In general, however, the weaker the evidence the State has, the better your chances (obviously). Also, if the police failed to conduct their investigation properly, or evidence (physical or statements) was obtained in violation of constitutional rights, it may be possible to suppress that evidence. Suppression of evidence means the State cannot use it against you at a trial. If enough evidence is suppressed, the State may concede they cannot prove their case and dismiss the charges.

Finding fingerprints of a person who has no business in a dwelling can be pretty damning. In situations like this, establishing that police unlawfully obtained this evidence at a suppression hearing is a key defense strategy.

With regard to your point that no property was stolen, the Burglary statute in Wisconsin does not require actual theft of property. It only requires that a person "intentionally enters" the premises "without the consent of the person in lawful possession and with intent to steal or commit a felony ...." Keyword here is "intent."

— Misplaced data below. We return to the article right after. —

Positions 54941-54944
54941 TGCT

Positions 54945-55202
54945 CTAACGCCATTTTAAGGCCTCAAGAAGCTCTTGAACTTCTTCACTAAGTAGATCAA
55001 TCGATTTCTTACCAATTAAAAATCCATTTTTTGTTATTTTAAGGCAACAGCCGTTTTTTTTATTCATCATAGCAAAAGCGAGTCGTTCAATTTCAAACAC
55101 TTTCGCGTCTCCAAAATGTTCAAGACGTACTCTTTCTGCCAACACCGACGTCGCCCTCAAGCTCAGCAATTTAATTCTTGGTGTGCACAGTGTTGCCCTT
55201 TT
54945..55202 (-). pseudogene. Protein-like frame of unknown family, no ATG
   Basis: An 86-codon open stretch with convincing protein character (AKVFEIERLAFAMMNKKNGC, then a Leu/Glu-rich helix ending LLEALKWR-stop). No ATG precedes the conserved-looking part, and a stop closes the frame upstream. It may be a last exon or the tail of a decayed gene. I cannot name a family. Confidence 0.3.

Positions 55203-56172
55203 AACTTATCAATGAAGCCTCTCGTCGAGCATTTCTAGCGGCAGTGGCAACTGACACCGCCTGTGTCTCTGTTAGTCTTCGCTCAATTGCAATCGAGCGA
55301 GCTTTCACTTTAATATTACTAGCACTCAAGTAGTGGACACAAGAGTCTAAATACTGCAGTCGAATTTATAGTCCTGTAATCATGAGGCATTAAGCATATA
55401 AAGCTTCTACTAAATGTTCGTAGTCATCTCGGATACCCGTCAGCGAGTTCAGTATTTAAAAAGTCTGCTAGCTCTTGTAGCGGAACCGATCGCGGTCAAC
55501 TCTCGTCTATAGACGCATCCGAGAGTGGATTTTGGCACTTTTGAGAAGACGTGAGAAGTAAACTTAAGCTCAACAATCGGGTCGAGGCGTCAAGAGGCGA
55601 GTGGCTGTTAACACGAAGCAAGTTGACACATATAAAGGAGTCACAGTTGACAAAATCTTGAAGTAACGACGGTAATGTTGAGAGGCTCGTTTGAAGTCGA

The State may also issue charges for a burglary if they believe they can prove a person entered the premises with the intent to commit a "felony," such as "battery upon a person lawfully therein." Wisconsin Statutes Section 943.10(2)(d).

Reviewing a serious criminal charge (such as burglary) for potential defenses is a complex process that no individual, or attorney for that matter, should take lightly. You should consult with an experienced criminal defense attorney before making any conclusions about your case and never rely solely on information found on the Internet.




OWI DUI DWI Drunk Driving

Please refer to our Drunk Driving Defense page for frequenlty asked OWI DUI DWI questions.



Post Conviction Issues | Appeals



A: The Federal Firearm Rescriction prohibits use of firearms by persons convicted of a misdemeanor crime of domestic violence.  The key word here is "misdemeanor."  A municipal citation or forfeiture/ticket is not a criminal matter, it is a civil in nature.  Therefore, the Federal prohibition does not apply.


A:  Unfortunately, the court will likely find that your claim is procedurally barred.